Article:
While the Perseids are one of the most popular meteor showers, next week we will be able to enjoy a less known, but equally entertaining astronomical event – the Delta Aquarids.
Being that the moon will be out of the way, the next week’s show could be enjoyed in its entirety. The Aquarids are somewhat more fainted, which means that a darker sky would be needed in order to spot them all.
The meteor falls started on the 12th of July, and they will peak this month between the 28th and the 29th just before the weekend. In case one misses it, the Aquarids will continue just until the mid-August.
The best times to observe the meteors will be a couple of hours before dawn. On Wednesday and Thursday next week, there will be up to 12 meteors per hour.
The meteor shower is created by a comet that approaches the sun and defrosts, releasing particles of dust and ice. The materials are brought into the back by the advancement of the comet, leaving a trail pointing away from the warm sun.
The Earth’s gravity attracts the ice and the dust, and while being pulled into the atmosphere, the debris burns up leaving traces of light in the sky. The meteors usually burn up at 60 miles above the surface of our planet.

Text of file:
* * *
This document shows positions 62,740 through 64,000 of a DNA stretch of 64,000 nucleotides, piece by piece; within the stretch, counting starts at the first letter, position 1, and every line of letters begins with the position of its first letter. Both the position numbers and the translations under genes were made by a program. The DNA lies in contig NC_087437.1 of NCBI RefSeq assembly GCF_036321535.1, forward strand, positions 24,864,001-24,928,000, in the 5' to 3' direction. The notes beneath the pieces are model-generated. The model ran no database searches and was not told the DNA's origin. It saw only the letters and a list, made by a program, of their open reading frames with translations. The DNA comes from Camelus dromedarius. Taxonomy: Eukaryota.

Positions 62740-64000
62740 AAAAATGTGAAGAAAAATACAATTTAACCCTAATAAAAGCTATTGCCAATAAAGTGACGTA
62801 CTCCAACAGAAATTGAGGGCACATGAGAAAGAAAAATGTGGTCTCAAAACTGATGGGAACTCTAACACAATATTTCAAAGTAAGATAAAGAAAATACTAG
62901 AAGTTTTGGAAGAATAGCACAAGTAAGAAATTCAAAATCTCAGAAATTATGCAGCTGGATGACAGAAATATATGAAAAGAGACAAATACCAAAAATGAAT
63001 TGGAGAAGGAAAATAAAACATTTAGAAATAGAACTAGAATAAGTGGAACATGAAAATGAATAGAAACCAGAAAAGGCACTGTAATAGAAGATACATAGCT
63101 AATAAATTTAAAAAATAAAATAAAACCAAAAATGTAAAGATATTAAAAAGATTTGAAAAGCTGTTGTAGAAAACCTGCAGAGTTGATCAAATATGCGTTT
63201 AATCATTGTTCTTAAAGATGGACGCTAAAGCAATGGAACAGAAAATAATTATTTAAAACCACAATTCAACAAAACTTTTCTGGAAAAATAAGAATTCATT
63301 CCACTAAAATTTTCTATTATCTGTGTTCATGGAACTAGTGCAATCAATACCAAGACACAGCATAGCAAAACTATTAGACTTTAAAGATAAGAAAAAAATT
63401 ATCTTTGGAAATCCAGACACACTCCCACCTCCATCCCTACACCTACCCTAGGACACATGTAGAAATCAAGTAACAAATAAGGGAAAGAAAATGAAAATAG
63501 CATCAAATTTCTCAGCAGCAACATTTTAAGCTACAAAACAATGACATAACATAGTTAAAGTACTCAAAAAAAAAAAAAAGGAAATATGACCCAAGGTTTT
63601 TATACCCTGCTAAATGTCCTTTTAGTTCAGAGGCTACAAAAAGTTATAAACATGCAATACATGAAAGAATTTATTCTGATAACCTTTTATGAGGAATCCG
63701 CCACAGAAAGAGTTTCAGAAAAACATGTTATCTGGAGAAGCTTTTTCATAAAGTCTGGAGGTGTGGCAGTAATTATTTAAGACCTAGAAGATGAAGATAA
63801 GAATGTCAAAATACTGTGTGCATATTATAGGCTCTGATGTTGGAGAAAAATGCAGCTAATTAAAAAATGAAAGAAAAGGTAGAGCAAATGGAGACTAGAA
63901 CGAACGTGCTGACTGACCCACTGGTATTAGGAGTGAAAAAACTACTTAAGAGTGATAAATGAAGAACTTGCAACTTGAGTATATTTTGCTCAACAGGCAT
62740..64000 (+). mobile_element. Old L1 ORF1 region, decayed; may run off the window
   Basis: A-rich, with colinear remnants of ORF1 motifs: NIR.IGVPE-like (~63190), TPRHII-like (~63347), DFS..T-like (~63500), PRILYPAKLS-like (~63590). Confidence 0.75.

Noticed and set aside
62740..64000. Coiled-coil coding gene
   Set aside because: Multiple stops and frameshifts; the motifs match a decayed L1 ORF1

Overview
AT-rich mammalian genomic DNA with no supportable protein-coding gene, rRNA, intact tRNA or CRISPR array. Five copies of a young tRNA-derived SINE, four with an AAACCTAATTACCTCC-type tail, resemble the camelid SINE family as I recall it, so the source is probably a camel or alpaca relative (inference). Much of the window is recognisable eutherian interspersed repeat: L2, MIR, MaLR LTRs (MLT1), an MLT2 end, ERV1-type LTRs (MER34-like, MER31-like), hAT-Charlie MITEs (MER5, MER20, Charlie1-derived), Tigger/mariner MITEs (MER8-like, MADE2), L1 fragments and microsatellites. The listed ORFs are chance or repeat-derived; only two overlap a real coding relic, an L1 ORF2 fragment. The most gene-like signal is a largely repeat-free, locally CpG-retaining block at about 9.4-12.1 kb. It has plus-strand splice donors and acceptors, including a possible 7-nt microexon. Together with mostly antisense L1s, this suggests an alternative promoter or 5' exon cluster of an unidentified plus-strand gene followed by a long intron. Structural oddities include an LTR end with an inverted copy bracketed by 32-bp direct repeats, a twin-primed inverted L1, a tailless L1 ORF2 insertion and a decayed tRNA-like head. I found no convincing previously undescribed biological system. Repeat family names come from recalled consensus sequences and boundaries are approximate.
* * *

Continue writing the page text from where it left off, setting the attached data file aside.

The comet that creates the Delta Aquarids is somewhat of a mystery. At first, the astronomers believed that it was originating from the Marsden and Kracht comets. However, a more recent theory points out to the 96P Machholz comet.
Another interesting fact about this particular meteor shower is that the trail of the meteor is more persistent than the regular.
At the beginning of August, the Delta Aquarids will overlap with the Perseids, making the sky fire up in a display of lights with separate originating points, slow and fast, bright and fainted, leaving the viewer to choose where to look first, with countless wished to be whispered in the night’s sky.
The Delta Aquarids will radiate from the region of the Skat star from the Aquarius constellation. The Perseids will originate from the Perseus constellation.
In the Northern Hemisphere, the Delta Aquarids will appear to come from the south, while the Perseids will be spotted in the northeast or north region of the sky.
The Slooh website will broadcast the event live from its ground observatory situated in the Canary Islands.
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